Pence: ‘We have a ways to go’ in settling trade war with China
In a speech at the Iowa State Fairgrounds, Vice President Mike Pence pointed on Thursday to China’s promises to roughly double its purchases of U.S. farm exports as evidence that there is “no greater fighter on trade than President Donald Trump.” The pledge was part of the “phase one” agreement that de-escalated the Sino-U.S. trade war and is scheduled for a six-month review by the two nations this weekend.
Pence also listed the United States-Canada-Mexico Agreement, which took effect in July, as part of the administration’s record of accomplishments. The speech, billed as the launch of “Farmers and Ranchers for Trump,” was filled with appeals to patriotism and tradition. Farmers are a staunchly conservative group. Rural voters were key to Trump’s election in 2016.
The Trump administration sent $23 billion to farmers and ranchers to mitigate the impact of the trade war on crop and livestock production in 2018 and 2019. U.S. farm exports, which sagged as a result of the trade war, have been pressured this year by the coronavirus pandemic.
“Now, we have a ways to go,” said Pence, after thanking the Farm Belt for supporting Trump’s campaign to reform Chinese trade practices. “And most of the tariffs the president put in place are still there. But it’s a beginning.”
China, which prefers to shop at harvesttime, when prices are low, is far short of meeting its commitment to buy $36.6 billion worth of U.S. food, agricultural, and seafood products this year. Chinese importers made two purchases of U.S. corn, totaling 3.7 million tonnes, in July, and have been making regular purchases of pork and soybeans. The purchases have stirred hope that China will return to its spot as the No. 1 customer for U.S. farm goods.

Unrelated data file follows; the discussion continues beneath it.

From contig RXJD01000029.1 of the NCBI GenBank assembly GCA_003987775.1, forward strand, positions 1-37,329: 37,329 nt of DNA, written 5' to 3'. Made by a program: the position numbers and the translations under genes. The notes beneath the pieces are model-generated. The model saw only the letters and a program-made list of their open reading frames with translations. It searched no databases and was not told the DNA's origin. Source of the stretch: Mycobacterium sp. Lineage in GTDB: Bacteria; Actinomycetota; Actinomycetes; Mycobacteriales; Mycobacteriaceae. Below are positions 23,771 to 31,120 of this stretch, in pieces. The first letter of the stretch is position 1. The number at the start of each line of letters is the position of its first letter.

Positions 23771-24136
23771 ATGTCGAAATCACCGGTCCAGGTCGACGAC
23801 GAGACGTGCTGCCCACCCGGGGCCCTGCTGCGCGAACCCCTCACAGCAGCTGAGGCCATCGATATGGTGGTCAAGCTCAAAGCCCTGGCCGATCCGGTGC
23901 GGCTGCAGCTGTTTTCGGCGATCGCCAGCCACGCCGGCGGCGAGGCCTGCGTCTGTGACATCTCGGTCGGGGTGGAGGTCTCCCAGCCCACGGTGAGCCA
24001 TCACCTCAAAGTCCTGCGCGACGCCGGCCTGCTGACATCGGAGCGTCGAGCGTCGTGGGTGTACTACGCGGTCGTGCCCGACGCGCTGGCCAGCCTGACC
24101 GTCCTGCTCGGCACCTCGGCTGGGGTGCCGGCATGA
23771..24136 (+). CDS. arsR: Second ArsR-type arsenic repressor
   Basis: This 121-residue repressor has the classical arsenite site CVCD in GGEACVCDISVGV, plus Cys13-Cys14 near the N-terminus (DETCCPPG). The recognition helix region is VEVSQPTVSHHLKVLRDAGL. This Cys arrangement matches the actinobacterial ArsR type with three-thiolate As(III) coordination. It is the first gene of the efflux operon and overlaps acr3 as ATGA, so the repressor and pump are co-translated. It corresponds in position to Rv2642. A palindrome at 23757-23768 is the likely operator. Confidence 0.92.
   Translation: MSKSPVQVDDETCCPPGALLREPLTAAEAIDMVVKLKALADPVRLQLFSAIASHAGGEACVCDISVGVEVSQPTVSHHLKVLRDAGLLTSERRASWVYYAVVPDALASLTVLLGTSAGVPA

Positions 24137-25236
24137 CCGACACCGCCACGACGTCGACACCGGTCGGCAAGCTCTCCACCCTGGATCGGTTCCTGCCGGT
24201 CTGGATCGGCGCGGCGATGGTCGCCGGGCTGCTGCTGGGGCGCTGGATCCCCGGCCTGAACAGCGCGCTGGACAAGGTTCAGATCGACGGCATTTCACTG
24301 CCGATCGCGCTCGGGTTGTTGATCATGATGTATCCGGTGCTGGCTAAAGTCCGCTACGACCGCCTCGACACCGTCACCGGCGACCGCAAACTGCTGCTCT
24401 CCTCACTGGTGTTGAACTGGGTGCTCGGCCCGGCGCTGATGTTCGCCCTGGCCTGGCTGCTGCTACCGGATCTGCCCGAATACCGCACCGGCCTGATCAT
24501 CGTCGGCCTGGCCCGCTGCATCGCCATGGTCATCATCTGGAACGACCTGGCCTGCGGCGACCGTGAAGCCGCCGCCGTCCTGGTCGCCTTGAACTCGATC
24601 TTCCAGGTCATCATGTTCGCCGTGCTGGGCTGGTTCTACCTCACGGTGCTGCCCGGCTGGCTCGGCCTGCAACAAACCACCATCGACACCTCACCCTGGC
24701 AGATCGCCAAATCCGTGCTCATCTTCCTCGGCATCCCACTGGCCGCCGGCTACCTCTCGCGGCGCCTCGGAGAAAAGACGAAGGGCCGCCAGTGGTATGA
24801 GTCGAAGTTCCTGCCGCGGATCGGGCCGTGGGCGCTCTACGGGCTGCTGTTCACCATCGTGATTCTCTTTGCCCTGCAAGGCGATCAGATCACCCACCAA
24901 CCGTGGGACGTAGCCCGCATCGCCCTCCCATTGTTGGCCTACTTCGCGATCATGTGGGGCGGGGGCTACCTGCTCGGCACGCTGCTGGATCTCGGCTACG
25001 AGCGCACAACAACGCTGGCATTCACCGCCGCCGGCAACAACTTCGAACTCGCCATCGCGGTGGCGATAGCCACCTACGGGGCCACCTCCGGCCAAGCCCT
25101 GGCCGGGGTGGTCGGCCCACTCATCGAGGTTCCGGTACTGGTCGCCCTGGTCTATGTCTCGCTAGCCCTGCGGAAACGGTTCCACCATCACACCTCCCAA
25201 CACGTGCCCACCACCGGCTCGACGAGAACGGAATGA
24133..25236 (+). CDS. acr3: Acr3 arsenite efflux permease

Although Trump has warmed and cooled toward “phase one” since signing the pact in mid-January, it has endured amid rising acrimony between the nations on other issues, including blame for the pandemic.
Pence spoke with a handful of farmers about the impact of the derecho that blew across Iowa early this week. Iowa Gov. Kim Reynolds estimated that 10 million acres of cropland in the state as well as grain bins and buildings were damaged.
The Iowa Renewable Fuels Association, in a letter to Pence, called on the administration to protect corn ethanol against the oil industry by rejecting refinery requests for exemptions from the Renewable Fuel Standard and by announcing an ethanol mandate of 15 billion gallons for 2021. “It would not be an understatement to say many rural voters are waiting to see what, if anything, the Trump administration does to fulfill its promises on renewable fuels,” said the letter.
Two of the Iowa farmers Pence met with spoke ambivalently about the presidential election, reported Farm Futures. It quoted Lance Lillibridge as saying, “I’m not sure we can afford four more years [of Trump], but not sure if it goes the other way if we can either.” Tim Bardole, president of the Iowa Soybean Association, said farmers have been hurt by Trump’s trade policy, but he worried that Democrat nominee Joe Biden would impose new regulations.
During the speech, Pence criticized Biden’s running mate, California Sen. Kamala Harris, for saying in September 2019 that the USDA’s Dietary Guidelines should educate Americans about the impact of meat consumption on the environment. “Just to be very honest with you, I love cheeseburgers from time to time,” she added.
“Well, I’ve got some red meat for you,” Pence said to his audience in Des Moines. “We’re not going to let Joe Biden and Kamala Harris cut America’s meat.”
To watch a C-SPAN video of Pence’s speech, click here.